Given the spiritual basis of fasting, it is important to fast with both spiritual and physical goals in mind. Shortly I will provide some practical suggestions about different kinds of fasts you can follow. Still, it is up to you to choose a fasting program that works for you. It may be the Daniel fast, where you dedicate about twenty-one days to a partial fast that features mainly fruits and vegetables. Or you may choose to fast and renew yourself for a day—or two or three—a week. Or you may cut back 20 percent or so of your daily energy intake and live a “fasted lifestyle.”
Whichever practice you choose, you need to see this season as a time to renew the whole person. Such days of fasting can present a huge opportunity to read a book, pray, meditate and draw closer to God, reevaluate the path you are on in life, intercede for a hurting friend and a broken world, or lend a helping hand to building your community. After all, fasting teaches us to cut back a bit on indulging self and make life a little less about us. In this sense, fasting can help us see the big picture about life.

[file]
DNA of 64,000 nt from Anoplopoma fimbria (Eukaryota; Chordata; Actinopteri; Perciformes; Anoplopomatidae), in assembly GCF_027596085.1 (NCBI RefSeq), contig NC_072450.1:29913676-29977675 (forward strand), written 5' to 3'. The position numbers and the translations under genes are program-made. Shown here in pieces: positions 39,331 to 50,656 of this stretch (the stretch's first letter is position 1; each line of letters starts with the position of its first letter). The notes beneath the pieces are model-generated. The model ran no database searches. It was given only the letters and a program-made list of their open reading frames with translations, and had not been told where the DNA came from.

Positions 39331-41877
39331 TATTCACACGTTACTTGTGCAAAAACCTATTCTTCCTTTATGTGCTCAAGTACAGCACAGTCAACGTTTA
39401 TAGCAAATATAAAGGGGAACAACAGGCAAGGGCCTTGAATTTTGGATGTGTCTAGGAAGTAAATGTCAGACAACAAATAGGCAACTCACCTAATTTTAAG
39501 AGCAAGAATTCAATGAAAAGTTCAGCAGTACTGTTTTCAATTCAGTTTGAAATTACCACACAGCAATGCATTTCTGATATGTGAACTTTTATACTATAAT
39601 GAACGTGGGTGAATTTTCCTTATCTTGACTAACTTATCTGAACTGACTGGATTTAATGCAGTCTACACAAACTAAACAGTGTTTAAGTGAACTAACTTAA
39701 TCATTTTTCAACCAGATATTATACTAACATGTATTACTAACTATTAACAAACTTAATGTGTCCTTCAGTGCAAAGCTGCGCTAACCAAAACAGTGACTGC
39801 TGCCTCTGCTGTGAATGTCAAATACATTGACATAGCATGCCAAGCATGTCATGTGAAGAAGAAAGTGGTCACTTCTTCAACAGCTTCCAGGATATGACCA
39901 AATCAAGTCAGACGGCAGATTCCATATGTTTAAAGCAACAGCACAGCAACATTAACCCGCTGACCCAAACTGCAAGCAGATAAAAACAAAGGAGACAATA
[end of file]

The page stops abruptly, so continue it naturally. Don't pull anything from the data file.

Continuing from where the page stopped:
If you are only concerned about weight loss and looks, you may lose an amazing opportunity to tap into a huge aspect of fasting that has benefited generations past. For sure, looking good and feeling good is important. However, being healthy physically, spiritually, and mentally is ultimately the most important issue. Life is certainly more than our appearance. You are likely to become exhausted if your main goal is to lose weight and look good. Past scientific studies have shown that people who are overly concerned about their weight are more likely to develop eating disorders.1